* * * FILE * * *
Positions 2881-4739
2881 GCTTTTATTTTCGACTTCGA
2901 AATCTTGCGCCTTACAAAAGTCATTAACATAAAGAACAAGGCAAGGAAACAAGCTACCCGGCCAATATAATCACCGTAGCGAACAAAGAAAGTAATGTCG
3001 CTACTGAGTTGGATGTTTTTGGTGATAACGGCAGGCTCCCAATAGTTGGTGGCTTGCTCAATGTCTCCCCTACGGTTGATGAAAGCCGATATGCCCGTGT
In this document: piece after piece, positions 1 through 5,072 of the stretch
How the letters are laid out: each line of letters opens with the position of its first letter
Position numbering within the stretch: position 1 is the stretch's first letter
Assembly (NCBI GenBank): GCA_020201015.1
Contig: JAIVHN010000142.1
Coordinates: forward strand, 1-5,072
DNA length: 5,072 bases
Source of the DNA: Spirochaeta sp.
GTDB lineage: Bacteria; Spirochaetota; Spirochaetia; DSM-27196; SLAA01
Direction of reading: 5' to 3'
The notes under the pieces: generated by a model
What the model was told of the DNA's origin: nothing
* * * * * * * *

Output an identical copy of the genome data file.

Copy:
Positions 2881-4739
2881 GCTTTTATTTTCGACTTCGA
2901 AATCTTGCGCCTTACAAAAGTCATTAACATAAAGAACAAGGCAAGGAAACAAGCTACCCGGCCAATATAATCACCGTAGCGAACAAAGAAAGTAATGTCG
3001 CTACTGAGTTGGATGTTTTTGGTGATAACGGCAGGCTCCCAATAGTTGGTGGCTTGCTCAATGTCTCCCCTACGGTTGATGAAAGCCGATATGCCCGTGT
In this document: piece after piece, positions 1 through 5,072 of the stretch
How the letters are laid out: each line of letters opens with the position of its first letter
Position numbering within the stretch: position 1 is the stretch's first letter
Assembly (NCBI GenBank): GCA_020201015.1
Contig: JAIVHN010000142.1
Coordinates: forward strand, 1-5,072
DNA length: 5,072 bases
Source of the DNA: Spirochaeta sp.
GTDB lineage: Bacteria; Spirochaetota; Spirochaetia; DSM-27196; SLAA01
Direction of reading: 5' to 3'
The notes under the pieces: generated by a model
What the model was told of the DNA's origin: nothing